Police in France have evacuated some 30,000 Roman Catholic pilgrims from Lourdes after receiving a bomb warning by phone from an anonymous source. Bomb disposal experts are on the scene.
The bomb scare hit the shrine on one of its busiest days
Thousands of Roman Catholic pilgrims were rushed out of the French shrine in Lourdes on Sunday after authorities received an anonymous bomb threat.
"A bomb warning was received at the police station, announcing that four bombs were going to go off at around 3:00 pm in the sanctuaries," Lourdes press officer Pierre Adias told the AFP news agency just before 2.00 pm local time.
"We're trying to evacuate the shrines and to prevent those people who have left to have lunch from coming back in."
Adias said the shrine would reopen, but only when police were satisfied that it was safe.
Speaking to Reuters, a local police spokesman said it was still too early to ascertain whether the call was genuine or just a hoax.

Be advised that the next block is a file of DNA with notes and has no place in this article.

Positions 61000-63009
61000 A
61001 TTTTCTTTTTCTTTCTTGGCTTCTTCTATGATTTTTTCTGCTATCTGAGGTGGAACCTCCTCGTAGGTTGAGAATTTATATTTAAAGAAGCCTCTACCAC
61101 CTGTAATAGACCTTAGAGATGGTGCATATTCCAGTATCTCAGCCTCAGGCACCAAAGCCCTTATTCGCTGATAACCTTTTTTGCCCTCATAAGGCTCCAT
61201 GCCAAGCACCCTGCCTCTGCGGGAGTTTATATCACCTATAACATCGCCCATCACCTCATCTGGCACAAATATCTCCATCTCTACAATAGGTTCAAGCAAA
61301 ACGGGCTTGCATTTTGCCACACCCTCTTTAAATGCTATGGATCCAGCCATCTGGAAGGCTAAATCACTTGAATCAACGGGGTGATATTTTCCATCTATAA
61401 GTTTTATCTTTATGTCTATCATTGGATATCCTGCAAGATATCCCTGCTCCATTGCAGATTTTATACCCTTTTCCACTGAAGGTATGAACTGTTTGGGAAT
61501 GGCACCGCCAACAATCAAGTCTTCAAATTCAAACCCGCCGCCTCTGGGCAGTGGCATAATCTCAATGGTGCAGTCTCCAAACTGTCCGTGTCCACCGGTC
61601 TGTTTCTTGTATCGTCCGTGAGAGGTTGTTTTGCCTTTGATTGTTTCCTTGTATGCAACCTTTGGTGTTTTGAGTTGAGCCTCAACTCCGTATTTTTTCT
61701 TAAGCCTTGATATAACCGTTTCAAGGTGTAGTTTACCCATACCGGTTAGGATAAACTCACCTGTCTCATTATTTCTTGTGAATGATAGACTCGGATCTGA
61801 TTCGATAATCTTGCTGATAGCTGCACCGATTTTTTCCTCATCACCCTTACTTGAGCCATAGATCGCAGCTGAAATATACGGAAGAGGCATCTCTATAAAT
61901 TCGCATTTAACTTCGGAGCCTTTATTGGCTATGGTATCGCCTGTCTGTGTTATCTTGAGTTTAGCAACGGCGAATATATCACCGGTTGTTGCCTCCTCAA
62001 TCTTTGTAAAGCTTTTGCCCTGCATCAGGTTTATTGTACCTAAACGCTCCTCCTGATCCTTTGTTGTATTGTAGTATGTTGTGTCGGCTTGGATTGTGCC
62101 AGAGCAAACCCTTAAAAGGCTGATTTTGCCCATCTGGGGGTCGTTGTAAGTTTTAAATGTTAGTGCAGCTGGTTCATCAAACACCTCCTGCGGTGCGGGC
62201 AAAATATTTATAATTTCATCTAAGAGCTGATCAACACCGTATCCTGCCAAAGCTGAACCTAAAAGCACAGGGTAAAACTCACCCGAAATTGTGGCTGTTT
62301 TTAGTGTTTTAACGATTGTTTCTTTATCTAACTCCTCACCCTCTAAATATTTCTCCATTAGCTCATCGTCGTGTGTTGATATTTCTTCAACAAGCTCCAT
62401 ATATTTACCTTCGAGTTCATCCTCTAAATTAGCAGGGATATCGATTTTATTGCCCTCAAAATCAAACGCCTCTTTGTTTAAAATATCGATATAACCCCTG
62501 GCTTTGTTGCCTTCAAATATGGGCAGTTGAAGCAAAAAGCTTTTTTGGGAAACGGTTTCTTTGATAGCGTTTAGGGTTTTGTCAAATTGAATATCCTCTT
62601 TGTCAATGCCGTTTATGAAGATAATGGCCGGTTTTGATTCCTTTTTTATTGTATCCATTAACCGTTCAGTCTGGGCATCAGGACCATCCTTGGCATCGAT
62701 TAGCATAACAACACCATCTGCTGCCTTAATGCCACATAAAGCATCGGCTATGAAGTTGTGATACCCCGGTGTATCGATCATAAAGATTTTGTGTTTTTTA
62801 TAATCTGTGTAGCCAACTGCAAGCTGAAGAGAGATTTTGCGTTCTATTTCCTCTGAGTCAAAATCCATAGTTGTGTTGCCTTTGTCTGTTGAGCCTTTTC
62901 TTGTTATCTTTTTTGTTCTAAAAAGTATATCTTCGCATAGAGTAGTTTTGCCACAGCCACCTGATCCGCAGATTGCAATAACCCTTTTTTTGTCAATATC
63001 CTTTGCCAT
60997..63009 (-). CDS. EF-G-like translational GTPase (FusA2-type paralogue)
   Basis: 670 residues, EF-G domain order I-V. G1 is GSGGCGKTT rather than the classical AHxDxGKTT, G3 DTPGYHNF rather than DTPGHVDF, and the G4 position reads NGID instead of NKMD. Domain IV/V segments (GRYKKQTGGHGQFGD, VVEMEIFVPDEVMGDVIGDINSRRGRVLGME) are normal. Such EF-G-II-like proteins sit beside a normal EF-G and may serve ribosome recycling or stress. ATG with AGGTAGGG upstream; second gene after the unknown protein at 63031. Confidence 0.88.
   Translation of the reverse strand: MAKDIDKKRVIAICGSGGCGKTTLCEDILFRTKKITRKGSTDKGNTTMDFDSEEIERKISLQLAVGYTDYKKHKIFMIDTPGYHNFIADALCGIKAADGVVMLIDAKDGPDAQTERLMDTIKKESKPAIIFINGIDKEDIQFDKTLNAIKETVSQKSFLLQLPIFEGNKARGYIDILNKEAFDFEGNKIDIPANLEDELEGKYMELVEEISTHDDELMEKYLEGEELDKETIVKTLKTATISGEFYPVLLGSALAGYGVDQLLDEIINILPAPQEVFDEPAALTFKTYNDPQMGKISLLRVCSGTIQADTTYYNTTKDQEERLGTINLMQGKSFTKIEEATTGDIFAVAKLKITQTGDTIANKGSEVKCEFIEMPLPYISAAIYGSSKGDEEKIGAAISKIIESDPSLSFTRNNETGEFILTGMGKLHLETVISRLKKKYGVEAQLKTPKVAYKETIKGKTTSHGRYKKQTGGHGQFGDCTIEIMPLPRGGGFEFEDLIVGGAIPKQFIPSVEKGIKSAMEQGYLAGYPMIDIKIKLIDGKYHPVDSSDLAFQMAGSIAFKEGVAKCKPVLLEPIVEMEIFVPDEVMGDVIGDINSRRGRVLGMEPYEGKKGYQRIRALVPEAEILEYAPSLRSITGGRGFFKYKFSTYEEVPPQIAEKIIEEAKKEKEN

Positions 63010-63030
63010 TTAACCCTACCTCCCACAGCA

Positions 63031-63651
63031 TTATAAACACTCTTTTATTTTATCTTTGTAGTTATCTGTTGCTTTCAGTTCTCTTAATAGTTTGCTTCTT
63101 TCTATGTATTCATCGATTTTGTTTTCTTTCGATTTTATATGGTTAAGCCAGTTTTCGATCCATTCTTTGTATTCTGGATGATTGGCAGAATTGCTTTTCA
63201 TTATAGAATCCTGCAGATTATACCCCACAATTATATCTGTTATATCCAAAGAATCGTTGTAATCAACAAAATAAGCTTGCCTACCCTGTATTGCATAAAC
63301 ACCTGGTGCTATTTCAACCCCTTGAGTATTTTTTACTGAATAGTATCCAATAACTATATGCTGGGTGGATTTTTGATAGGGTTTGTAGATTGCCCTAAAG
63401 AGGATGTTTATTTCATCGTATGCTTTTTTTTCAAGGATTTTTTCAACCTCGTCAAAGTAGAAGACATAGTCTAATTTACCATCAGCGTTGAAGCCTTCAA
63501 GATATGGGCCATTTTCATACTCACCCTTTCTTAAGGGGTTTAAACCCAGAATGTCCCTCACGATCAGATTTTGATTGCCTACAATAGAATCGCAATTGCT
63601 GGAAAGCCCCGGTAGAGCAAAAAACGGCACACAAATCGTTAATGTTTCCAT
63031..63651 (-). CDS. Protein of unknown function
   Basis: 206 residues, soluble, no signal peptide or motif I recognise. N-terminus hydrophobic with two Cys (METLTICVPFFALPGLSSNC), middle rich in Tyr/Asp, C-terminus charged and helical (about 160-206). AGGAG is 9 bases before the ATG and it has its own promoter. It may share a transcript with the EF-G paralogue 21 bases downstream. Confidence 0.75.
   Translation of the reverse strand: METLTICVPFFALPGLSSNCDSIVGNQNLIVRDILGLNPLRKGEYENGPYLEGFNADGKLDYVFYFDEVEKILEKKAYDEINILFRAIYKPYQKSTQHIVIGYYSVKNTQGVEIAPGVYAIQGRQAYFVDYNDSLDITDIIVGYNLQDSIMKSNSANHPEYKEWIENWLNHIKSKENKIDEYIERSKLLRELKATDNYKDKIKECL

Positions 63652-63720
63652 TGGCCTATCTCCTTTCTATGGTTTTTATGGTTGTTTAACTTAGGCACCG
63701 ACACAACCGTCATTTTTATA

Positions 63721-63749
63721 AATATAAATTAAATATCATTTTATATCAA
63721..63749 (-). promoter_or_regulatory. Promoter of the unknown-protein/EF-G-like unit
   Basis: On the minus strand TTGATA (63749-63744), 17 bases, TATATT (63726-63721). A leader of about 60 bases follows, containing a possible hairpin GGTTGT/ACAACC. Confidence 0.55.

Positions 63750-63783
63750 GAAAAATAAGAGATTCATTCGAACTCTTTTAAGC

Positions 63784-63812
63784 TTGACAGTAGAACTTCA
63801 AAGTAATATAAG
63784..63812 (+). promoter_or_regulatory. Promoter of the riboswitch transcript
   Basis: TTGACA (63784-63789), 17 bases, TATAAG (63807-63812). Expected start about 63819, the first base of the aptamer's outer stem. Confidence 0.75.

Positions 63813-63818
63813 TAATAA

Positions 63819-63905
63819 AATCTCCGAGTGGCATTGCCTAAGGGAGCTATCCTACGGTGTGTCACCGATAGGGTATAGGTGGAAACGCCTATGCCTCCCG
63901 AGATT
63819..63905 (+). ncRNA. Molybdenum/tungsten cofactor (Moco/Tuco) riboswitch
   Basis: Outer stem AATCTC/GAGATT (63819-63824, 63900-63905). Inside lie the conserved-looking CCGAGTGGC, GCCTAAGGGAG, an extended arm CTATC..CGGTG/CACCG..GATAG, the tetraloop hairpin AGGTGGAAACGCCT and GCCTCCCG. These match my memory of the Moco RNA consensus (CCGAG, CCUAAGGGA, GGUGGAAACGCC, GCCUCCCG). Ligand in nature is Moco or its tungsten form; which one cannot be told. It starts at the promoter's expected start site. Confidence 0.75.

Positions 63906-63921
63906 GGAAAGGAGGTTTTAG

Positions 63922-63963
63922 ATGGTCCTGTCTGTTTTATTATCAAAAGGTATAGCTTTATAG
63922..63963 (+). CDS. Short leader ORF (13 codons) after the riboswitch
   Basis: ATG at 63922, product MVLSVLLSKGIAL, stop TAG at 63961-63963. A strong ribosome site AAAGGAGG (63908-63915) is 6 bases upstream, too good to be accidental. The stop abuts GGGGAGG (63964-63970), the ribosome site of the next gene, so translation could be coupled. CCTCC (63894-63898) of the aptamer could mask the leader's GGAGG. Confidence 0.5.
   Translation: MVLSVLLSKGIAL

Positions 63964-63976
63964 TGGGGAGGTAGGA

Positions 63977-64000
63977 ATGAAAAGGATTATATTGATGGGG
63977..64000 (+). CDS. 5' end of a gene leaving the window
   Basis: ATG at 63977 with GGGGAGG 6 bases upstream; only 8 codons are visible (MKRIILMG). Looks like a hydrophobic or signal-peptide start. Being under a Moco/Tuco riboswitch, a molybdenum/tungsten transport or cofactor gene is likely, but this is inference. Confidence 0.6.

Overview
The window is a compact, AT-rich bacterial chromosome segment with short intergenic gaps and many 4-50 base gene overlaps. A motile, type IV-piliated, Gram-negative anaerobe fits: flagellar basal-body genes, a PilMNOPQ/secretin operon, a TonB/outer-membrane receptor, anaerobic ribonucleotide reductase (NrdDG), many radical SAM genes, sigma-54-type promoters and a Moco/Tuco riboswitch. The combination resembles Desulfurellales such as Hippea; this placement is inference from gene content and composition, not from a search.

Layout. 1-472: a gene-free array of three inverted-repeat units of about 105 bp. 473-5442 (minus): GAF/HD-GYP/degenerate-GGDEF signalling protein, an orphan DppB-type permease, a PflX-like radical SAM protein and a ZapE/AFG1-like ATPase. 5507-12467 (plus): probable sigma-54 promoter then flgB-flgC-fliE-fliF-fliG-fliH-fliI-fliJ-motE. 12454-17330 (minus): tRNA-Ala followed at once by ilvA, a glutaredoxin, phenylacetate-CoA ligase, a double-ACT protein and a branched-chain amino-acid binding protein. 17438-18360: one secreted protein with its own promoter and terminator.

The anonymous phone call came as roughly 30,000 people had flocked to the southwestern French site to celebrate the annual Feast of the Assumption, one of the busiest days of the year for the shrine.
The August 15 festival celebrates the Virgin Mary's supposed ascent to heaven, and the Lourdes site is closely associated with her.
She is said to have appeared to a young shepherdess in the town, Bernadette Soubirous, in the 19th century, with one Lourdes shrine referring not to the Virgin Mary, but to "Our Lady of Lourdes."
Among 22 places of worship at the Sanctuary in Lourdes is the Basilica of Immaculate Conception, which marks the spot where pilgrims believe the Virgin Mary appeared.
Author: Mark Hallam (AFP/Reuters)
Editor: Kyle James